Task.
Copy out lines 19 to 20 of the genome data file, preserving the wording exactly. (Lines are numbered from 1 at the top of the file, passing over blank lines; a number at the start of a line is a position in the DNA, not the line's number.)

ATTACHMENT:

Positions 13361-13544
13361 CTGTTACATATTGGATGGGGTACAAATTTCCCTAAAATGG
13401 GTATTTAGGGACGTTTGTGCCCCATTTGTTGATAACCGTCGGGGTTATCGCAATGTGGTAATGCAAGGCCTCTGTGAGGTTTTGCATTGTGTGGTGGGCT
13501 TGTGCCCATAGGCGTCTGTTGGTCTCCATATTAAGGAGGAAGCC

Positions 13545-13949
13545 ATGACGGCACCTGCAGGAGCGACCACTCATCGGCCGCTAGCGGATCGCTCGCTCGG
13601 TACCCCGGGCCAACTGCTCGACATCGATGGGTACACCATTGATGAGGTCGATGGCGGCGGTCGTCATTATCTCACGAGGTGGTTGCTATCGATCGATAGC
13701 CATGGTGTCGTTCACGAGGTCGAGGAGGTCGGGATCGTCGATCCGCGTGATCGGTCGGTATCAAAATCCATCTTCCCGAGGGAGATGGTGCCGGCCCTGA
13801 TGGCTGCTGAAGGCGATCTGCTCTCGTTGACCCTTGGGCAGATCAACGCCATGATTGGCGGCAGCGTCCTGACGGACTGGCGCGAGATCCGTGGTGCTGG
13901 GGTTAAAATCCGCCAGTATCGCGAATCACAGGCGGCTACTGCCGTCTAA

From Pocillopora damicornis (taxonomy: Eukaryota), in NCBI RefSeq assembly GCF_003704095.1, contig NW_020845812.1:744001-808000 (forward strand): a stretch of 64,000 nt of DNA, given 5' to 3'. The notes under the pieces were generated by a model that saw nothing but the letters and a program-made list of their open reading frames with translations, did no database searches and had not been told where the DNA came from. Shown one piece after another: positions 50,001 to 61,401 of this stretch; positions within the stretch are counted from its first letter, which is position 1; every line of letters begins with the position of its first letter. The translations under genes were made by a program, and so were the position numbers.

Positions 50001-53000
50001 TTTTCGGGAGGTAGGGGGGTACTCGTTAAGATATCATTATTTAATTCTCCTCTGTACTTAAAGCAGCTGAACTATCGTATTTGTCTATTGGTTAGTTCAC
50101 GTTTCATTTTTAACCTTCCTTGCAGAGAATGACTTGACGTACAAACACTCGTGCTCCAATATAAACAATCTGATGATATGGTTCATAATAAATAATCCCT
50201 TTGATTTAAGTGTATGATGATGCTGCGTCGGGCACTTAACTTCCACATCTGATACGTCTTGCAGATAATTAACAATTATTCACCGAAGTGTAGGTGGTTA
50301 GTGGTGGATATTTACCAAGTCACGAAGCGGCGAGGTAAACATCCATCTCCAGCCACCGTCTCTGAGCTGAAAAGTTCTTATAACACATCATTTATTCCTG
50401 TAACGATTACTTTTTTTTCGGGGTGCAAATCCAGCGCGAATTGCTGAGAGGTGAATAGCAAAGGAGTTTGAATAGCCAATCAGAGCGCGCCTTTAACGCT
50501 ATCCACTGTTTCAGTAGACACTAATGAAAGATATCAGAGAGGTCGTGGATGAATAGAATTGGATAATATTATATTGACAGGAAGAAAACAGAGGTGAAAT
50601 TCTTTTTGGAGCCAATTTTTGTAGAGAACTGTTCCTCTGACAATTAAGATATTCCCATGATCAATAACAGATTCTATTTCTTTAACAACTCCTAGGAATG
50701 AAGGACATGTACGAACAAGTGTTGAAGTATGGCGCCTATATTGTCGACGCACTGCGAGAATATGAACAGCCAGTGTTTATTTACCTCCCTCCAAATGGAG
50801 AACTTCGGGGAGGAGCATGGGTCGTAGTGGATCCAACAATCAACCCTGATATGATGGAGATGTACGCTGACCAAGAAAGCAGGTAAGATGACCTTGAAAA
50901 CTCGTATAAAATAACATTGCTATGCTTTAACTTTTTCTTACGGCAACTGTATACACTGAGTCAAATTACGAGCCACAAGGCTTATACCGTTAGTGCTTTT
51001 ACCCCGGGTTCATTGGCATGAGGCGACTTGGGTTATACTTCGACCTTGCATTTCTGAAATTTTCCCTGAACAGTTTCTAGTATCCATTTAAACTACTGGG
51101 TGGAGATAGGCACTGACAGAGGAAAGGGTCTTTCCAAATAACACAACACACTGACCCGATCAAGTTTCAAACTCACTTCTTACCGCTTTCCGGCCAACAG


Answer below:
50601 TCTTTTTGGAGCCAATTTTTGTAGAGAACTGTTCCTCTGACAATTAAGATATTCCCATGATCAATAACAGATTCTATTTCTTTAACAACTCCTAGGAATG
50701 AAGGACATGTACGAACAAGTGTTGAAGTATGGCGCCTATATTGTCGACGCACTGCGAGAATATGAACAGCCAGTGTTTATTTACCTCCCTCCAAATGGAG